They’re a classic, and remain a popular choice for modern spellcasters. however, the big wall-mounted mirror is no longer the standard for scrying mirrors, though some older models still exist. Instead scrying is more often done through bathroom mirrors (good for early morning divinations), car rear-view mirrors (especially for threats that are closer to you than they appear), and make-up compacts (which are particularly good for showing you your own faults).

8. Pocket Watches
While a few modern spellcasters have turned wristwatches and even step-trackers into crystal ball equivalents, its much more common to use pocket-watches for this. The practice dates back to the 1800s, when the devices were far more common, but the protective cover, larger viewing surface, and psychic link to conductors on railways (often built along ley lines) still make pocket watches better divination tools than more modern timepieces.

7. Mashed Potatoes
As homaged in the movie “Close Encounters of the Third Kind,” it turns out Starchomancy remains a powerful tool for foresight. Visions sometimes form within the mash itself, and other times the scryer finds themselves sculpting the vision received. The loss of scrying power is somewhat offset by the ease of acquiring and concealing the tools of divination.
This works best if you make your own mashed potatoes, but if you don’t have the time, store-bought is fine.

6. Fireball Whiskey
Long thought to just be catnip for college kids, it turns out cinnamon-infused spirits are a powerful medium for seeing visions, dating back to the temple of Apollo at Miletus. The bottle itself is most commonly used as the scrying surface, with the whiskey inside becoming briefly cloudy as it fills with visions.
A single drink of the whiskey can aid in divination, but more than that is a terrible idea.

5. Giant Novelty Dice
Though divination through casting lots with dice (a form of cleromancy) is common, using dice as crystal ball stand-ins is increasingly popular, using giant translucent dice the size of your fist or bigger. There is a direct correlation between the number of faces of the ide used, and both the complexity of the divination and the level of detail. A d6 may not tell you much beyond broad strikes, but it easily scryed with. A d100 takes much, much more effort, but a successful scrying gives you many fine details.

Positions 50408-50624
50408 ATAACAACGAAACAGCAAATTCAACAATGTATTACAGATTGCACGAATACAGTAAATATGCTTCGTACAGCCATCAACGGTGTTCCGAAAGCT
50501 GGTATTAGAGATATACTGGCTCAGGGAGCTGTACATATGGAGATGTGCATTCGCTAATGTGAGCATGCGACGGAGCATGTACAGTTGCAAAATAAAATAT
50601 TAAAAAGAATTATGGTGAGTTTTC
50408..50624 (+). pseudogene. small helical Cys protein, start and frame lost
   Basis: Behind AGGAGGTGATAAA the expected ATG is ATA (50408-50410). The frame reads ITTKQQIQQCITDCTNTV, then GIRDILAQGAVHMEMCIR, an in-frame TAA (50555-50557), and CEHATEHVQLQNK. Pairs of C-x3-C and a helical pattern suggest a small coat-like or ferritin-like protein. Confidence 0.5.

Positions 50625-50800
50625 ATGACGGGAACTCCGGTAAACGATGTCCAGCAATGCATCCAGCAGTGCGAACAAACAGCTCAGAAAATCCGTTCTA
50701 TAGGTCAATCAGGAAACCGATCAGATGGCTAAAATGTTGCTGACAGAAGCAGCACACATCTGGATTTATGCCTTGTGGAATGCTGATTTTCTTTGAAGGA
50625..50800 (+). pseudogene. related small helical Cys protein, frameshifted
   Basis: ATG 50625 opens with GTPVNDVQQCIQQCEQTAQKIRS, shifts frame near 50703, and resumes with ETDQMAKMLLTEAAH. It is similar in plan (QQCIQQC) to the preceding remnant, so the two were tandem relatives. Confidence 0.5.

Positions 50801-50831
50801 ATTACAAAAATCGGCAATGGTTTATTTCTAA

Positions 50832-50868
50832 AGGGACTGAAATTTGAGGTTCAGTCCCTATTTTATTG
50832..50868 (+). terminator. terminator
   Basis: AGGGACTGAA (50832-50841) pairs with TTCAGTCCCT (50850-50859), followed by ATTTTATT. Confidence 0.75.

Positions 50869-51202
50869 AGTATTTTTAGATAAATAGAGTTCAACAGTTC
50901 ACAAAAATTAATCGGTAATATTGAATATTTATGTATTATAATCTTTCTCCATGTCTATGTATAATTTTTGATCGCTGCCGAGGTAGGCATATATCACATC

4. Cats
Yes actual, living, fur-covered cats. There is an entire school of scrying dedicated to feeding a cat a favorite feast, brushing them, luring them into a pillow, in a box, in a beam of sunlight, and then staring deep into their fur to foresee the future. While this is much harder to do on-demand than inanimate scrying tools, there are numerous curses and supernatural threats that can be detected by ailouromancy that other soothseeing methods miss.

3. Smart Speakers
While newer technology often takes time to be properly aligned with divination rituals, interactive smart speakers apparently come almost ready-made to be turned into crystal balls–though most use a purely auditory interface, rather than the old visions viewed without crystal-covered mists.

2. Stock Ticker
From 1870 to 1970, stock prices were broadcast via telegraph/telephone lines to stock tickers, then printed on ticker tape. While no one uses stock tickers anymore, many were enchanted during the near-century of their use, and those enchanted stock tickers are still powerful divination tools… especially if you want to predict financial news.

1. Old Computer Monitors.
The better the color and resolution, the better the vision you can get on it! Know someone with a pile of old computer monitors? They’re probably a modern spellcaster!
Or a hoarder.
Or both. Both is likely.

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Otherworld: A Mode for Wayward

One of my Shower Projects recently (things I only spend time thinking about while showering, making lunch, and so on) has been what my Modes (pocket parallel worlds that overlap with the “normal” world of the Ecumene may look like in the  Wayward campaign setting I hope to eventually release (as a private individual) for Modern AGE through the AGE Creator’s Alliance.

I’ll want my Modes to be distinct, different, yet feel like they belong in the same sets of stories. Two have already suggested themselves to me.

The first of those is Otherworld, a mode where creatures from various afterlife mythologies (Valkyries, angels, devils, ghosts, and so on) live and interact in a version of the modern world where every town, or every neighborhood in big cities, has a single distinct character. Svanrcroft is tall stone buildings, broad, tree-filled lanes, and massive rock municipal buildings and concert halls; Latssvin is another neighborhood in the same city across the river from Svanrcroft, and is entirely rusting steel, cracked concrete towers, and brutalist sprawls with homes and businesses and offices crammed in with little rhyme or reason.